Ancient Grains

We’ve all heard of them – who could miss them? But who actually uses them, other than buying cereal/bars touting their containment?

grain

Amaranth. Spelt. Bulgar. Chia seeds. Farro. Quinoa. Millet. Sorghum. Teff. Freekeh. Kamut. This is not an extensive list, but covers most of the main players. Part of the problem of making such a list is that there is no official definition of ‘ancient grains.’ All whole grains in the larger sense are “ancient” — they all can trace their roots back to the beginnings of time.

At the Whole Grains Council, they generally define ancient grains loosely as “grains that are largely unchanged over the last several hundred years”. This means that modern wheat, which has been constantly bred and changed, is not an ancient grain. There are, however, other members of the wheat family that are – einkorn, farro, kamut and spelt, for example.

Heirloom varieties of other common grains — such as black barley, red and black rice, blue corn — might also be considered ancient grains. Sometimes less common grains, like buckwheat, or wild rice, are also included. So you see, although the actual definition may be a little tricky, there are so many choices out there, it is actually pretty easy nowadays to avoid the over processed modern wheat.

But why should we eat ancient grains? Well, if the “over processed” part of modern wheat was not a big enough clue, try the fact that modern wheat contains very little actual nutrition, particularly when compared to a varied diet containing other grains instead.

All the ancient grains are more nutritious than modern wheat, however each has their own strengths. Many thrive with lower levels of pesticides, fertilizers, and many are also grown organically, making them an attractive choice. However, the best way to ensure that you’re getting the full spectrum of nutrients is, as always, to eat a variety! Each grain has a different strength to offer so by choosing different ones over the course of a week you will get a good coverage of their nutritional values.

Consider trying some of the following in your diet. All are available in most supermarkets today.

Amaranth

A staple food of the Aztecs, Amaranth comes from an herb plant.  The tiny yellow spheres are high in protein (13-14%) and have a mellow peppery flavor. Amaranth is jam-packed with calcium and is also high in iron, magnesium, phosphorus, and potassium.  It’s also the only grain documented to contain Vitamin C.  It’s naturally gluten-free!  Amaranth can be cooked as a breakfast porridge or can be eaten “puffed”, like popped corn.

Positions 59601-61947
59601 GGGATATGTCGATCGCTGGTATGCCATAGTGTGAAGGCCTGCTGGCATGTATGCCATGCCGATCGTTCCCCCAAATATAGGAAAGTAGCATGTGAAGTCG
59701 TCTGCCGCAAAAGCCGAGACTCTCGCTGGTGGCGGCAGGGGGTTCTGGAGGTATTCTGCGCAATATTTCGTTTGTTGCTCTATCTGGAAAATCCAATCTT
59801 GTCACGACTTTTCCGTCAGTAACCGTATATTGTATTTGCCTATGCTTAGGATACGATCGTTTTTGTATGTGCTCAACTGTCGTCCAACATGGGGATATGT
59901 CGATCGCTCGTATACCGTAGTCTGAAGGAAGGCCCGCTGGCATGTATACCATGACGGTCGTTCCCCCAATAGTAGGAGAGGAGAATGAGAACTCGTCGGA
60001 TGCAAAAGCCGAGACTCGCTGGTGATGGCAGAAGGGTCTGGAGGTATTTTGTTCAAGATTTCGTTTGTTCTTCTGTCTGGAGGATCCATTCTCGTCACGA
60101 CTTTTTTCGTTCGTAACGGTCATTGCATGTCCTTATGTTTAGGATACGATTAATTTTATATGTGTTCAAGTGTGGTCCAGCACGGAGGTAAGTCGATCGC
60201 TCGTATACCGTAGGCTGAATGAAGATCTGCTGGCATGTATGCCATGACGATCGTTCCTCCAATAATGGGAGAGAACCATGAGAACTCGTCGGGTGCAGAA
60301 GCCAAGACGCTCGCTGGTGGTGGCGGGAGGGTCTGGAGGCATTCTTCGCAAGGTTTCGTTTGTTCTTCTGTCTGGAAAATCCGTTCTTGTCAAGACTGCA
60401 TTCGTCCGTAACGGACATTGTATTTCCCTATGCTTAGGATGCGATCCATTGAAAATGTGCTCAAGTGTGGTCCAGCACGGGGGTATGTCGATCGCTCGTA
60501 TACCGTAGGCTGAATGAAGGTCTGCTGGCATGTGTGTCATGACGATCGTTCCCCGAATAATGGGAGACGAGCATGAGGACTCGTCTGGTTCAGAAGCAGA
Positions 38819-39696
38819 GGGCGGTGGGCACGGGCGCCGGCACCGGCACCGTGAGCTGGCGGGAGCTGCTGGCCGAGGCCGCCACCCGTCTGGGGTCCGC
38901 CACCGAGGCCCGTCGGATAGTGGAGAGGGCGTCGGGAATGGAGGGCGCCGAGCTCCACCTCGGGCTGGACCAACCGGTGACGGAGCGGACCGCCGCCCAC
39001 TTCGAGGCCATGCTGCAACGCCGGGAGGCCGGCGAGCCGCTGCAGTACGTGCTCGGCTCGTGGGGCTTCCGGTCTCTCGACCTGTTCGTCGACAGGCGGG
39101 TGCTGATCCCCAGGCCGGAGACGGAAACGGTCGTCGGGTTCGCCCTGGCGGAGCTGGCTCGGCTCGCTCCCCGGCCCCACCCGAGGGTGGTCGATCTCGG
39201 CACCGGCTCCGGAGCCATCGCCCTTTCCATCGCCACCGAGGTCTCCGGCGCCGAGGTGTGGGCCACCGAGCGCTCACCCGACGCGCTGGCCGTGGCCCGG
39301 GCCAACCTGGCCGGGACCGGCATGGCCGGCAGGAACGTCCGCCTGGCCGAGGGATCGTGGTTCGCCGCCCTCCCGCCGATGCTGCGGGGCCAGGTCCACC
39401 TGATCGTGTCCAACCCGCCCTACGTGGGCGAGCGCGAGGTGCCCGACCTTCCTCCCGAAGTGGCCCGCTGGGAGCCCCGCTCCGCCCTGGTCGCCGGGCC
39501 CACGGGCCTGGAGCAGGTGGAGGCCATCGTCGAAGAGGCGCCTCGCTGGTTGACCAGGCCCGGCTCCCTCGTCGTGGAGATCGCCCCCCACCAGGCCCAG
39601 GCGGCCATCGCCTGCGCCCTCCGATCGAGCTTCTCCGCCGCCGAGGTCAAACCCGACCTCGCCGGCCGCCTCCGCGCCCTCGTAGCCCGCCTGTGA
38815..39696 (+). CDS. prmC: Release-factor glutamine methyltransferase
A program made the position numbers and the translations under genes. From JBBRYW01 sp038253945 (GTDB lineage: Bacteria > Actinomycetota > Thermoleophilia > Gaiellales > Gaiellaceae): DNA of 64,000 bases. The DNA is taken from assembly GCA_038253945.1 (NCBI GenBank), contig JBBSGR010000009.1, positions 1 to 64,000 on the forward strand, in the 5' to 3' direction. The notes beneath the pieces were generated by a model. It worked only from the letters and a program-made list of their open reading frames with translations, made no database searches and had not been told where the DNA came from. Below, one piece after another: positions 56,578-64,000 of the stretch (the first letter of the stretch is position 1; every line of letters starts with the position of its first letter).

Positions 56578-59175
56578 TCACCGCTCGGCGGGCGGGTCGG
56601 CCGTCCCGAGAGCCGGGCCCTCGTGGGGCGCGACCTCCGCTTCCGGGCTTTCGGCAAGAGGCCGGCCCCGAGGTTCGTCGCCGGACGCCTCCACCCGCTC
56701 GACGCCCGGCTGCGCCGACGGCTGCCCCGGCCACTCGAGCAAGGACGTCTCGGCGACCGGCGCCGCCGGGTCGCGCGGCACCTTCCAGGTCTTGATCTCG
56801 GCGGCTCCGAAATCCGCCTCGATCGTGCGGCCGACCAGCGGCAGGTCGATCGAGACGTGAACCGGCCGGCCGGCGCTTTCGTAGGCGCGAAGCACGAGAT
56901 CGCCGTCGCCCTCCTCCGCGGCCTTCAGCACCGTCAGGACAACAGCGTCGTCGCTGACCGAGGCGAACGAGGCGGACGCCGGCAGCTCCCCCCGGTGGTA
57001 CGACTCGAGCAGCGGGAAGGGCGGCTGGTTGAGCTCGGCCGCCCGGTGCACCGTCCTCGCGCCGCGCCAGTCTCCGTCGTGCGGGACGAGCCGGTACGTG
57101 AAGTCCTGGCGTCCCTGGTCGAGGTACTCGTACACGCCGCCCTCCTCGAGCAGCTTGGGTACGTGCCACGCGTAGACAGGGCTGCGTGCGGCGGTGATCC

Barley

Barley is the highest in fiber of almost all the whole grains.  Studies have shown barley provides many health benefits, including reducing the risk of many diseases, such as heart disease. You can cook it as a side dish, bake it in bread, add it to soups, eat it as a breakfast porridge, or grind it to use as flour to bake cookies.  Barley may take longer to cook (about 50-60 minutes), but it freezes well, so cook a big batch at one time and freeze the extra for later.

Bulgur

Bulgur, sometimes called cracked wheat, is made from wheat (most often durum wheat). Bulgur has more fiber than quinoa, oats, millet, buckwheat or corn. Because bulgur is precooked and dried, it cooks in about the same time as pasta, making it a great option for fast meals

Farro

Farro, also known as Emmer, is an ancient strain of wheat and the oldest cultivated grain in the world. It is high in fiber and a good source of iron and protein. Farro puffs like rice when cooked but is still slightly chewy.

Millet

Millet is gluten-free and high in antioxidants and magnesium, which makes it helpful in controlling diabetes and inflammation.  Millet grains are usually small and yellowish in color and have a light flavor. Millet can be eaten as a pilaf, breakfast cereal, or added to breads, soups or stews.  It can also be popped like corn and eaten as a whole grain snack!

Quinoa

This nutty, gluten-free “grain” (actually a seed) contains all essential amino acids, making it a complete protein – the only grain that is. It is a good source of dietary fiber and is also highest of all the whole grains in potassium. Another advantage of quinoa is that it cooks quickly, in about 15 minutes!  You can tell it’s done when the little white tail– the germ of the kernel – is sticking out.  Quinoa can be substituted anywhere whole grains are used, and is a great addition to pilafs, soups, breads, and salads.

Spelt

Spelt is higher in protein than common wheat, is high in fiber and is a good source of iron and manganese.  Some people who are sensitive to wheat report being able to more easily digest and tolerate spelt, but spelt is NOT gluten-free. It has a chewy texture and sweet, nutlike flavor. In its whole grain form it is a great option as a hot cereal or for use in pilafs, soups or salads.  Spelt flour works great for bread, pasta and baked goods.

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